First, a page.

Weighing a Sandwich Strategy

Whether doing it themselves or finding a national partner, convenience store operators are developing food programs with fresh ingredients and quick service.

By Heather Henstock, Contributing Editor.

Convenience store strategies for sandwich programs are as customizable as the sandwiches themselves. Some opt to develop and prepare sandwich lines in their own commissaries or via made-to-order programs at store level. Others partner with branded sandwich chains by becoming franchisees or renting store space to a franchisee. Other chains prefer to outsource sandwich production to foodservice companies who design, prepare and deliver packaged ready-to-sell sandwiches to each location.

All strategies or combinations thereof have distinct advantages and their own challenges. But c-store foodservice operators agree that sandwiches bring in more customers and boost sales of other items in c-stores. Sandwiches can provide a healthful food option for customers, and they’re   not just for lunch anymore. Breakfast sandwiches are the latest sandwich trend to hit the c-store foodservice category.

“You don’t need to go to more than one place to do all your morning runs before you go to work if you come to our store,” said Paul Servais, the retail foodservice director for Kwik Trip stores in Lacrosse, Wis.

Kwik Trip, which operates its own commissary, offers both hot and cold sandwich lines in its 380 stores. Kwik Trip’s nine breakfast sandwiches are extremely popular, and the company plans to dedicate more marketing to its breakfast value meals, Servais said. All of the chain’s sandwiches are merchandised for grab-and-go sales, and customers can customize sandwiches to their own unique tastes at a fully stocked condiments bar positioned nearby.

Labor savings, food quality and consistency, and the flexibility to develop new products at will are the key advantages to commissary operations. Because sandwiches are made in one place and delivered daily to stores, Kwik Trip has gained consistency in its products and streamlined safer food handling. “We have 10 people making sandwiches for 380 stores instead of 380 people making sandwiches,” Servais said.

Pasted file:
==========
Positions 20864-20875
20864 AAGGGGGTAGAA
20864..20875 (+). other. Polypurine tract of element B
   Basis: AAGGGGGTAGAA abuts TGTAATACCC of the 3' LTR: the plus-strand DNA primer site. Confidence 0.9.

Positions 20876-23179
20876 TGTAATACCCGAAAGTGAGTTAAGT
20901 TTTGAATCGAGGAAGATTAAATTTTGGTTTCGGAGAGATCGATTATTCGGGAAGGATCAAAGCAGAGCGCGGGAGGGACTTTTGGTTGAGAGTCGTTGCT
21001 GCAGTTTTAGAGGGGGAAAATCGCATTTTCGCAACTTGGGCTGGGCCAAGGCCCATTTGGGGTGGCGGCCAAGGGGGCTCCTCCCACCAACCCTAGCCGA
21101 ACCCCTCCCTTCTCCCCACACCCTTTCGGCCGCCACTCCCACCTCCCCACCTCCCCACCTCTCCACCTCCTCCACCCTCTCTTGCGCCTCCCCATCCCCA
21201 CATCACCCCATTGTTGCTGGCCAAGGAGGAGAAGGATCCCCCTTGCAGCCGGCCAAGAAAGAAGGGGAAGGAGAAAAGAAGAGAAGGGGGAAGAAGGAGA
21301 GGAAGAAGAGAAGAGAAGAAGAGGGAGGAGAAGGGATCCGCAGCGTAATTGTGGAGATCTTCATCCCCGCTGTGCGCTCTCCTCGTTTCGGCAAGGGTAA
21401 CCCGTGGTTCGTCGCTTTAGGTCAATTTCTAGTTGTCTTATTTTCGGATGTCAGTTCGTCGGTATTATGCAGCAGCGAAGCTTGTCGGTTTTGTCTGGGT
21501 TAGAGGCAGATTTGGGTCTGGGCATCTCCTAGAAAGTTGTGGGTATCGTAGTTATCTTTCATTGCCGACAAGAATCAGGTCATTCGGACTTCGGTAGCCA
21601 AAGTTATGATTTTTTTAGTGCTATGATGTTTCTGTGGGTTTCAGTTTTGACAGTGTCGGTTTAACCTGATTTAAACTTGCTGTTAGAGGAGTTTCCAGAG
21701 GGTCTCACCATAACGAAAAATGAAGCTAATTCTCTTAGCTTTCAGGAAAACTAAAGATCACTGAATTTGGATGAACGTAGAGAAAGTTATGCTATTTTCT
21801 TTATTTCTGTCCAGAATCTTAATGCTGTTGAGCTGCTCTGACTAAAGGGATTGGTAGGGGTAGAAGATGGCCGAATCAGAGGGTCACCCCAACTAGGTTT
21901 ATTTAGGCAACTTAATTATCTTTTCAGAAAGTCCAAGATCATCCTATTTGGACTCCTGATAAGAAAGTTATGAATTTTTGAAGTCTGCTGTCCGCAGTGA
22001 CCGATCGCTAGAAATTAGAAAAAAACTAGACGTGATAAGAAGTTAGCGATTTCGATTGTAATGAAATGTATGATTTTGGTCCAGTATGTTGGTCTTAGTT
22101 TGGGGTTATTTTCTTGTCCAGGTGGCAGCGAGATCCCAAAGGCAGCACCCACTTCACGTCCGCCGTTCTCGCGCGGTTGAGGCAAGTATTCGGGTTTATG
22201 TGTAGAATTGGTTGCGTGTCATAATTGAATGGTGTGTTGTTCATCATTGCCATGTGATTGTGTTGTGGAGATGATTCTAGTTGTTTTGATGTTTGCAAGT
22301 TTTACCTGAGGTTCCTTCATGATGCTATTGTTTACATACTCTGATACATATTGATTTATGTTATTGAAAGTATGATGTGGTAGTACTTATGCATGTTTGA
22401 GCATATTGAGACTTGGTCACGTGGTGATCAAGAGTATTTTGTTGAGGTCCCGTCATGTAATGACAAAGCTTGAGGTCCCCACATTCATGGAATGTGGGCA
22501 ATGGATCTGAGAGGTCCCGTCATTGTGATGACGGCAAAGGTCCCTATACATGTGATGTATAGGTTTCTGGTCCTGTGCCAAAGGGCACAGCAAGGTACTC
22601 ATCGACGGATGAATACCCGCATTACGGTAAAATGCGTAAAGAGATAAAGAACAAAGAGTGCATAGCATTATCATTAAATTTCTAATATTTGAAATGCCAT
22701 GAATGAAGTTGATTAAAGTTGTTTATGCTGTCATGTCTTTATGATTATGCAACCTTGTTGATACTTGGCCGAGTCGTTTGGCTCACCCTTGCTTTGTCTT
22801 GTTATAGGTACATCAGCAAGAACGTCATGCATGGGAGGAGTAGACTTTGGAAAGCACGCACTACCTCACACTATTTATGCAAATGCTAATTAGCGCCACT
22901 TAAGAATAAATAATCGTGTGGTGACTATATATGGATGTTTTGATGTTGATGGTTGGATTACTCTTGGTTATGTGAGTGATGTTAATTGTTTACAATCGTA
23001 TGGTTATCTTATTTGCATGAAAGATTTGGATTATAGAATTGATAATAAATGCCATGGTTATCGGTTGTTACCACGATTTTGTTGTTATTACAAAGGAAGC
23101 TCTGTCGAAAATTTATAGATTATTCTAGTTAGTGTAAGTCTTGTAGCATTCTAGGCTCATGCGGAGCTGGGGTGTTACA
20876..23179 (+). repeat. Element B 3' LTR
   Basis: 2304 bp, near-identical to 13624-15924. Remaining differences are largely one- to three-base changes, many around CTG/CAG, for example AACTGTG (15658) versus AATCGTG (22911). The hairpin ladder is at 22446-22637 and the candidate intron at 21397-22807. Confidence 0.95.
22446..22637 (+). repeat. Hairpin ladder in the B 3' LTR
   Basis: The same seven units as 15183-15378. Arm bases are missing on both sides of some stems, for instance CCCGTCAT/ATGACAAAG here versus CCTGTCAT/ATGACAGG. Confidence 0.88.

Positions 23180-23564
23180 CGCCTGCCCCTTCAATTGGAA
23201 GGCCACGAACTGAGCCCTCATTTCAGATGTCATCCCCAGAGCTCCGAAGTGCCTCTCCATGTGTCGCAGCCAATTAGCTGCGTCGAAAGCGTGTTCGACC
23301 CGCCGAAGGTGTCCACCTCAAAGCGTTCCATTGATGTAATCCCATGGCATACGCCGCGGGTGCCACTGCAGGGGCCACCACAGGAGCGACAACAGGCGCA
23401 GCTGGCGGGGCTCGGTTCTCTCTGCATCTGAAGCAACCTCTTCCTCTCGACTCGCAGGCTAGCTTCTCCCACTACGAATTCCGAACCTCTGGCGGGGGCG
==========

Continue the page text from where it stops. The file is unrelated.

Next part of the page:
Designing Your Own Brand
The key advantage to doing sandwiches yourself is the ability to develop your own distinct menu. Khalid Sirhandi, a Shell dealer in Kansas City, Mo., who turned down national brands to launch Papu’s Café in his stores two years ago, has never looked back.

Specializing in Middle Eastern fare, Papu’s Café’s best-selling sandwich is its chicken shawarma, which is shaved chicken wrapped in pita bread. Sirhandi opened his first café as the economy went south because he was looking for another big draw to attract customers. Papu’s Café prepares most products from scratch in its store, including hummus, falafel and its signatures sauces.

“After looking at the market we saw an opportunity with the type of food offering,” said Shuja Sirhandi, general manager for Papu’s Café. “We’ve introduced this type of food to the Kansas City area. People come in, smell the food and ask all kinds of questions. I can’t believe some people have never had a gyro before.”

Partnering for Perfection
While independent c-store operators often develop their own sandwich programs, larger chains find advantages in partnering with nationally branded chains, such as Subway, Quiznos and Arby’s. C-stores that work with national brands benefit from instant brand recognition and turnkey operations. Subway, the largest restaurant chain in the world in terms of locations, is also the largest sandwich chain partner in the c-store industry. The company has more than 4,000 locations in c-stores and truck stops internationally, and it sees continued opportunity for future growth in the industry.

Kangaroo Express, operated by The Pantry Inc. in Cary, N.C., has 240 nationally branded foodservice restaurants, including more than 145 Subway restaurants.

“Partnerships with leading quick-service restaurants are a complement to our foodservice program,” said Julie Krupa, manager of restaurant development for Kangaroo Express. “They play an important role in providing our store guests with fresh food choices, adding to the mix of healthy on-the-go, value-oriented food options. Kangaroo Express is continuing to expand these partnerships, which drive store sales.”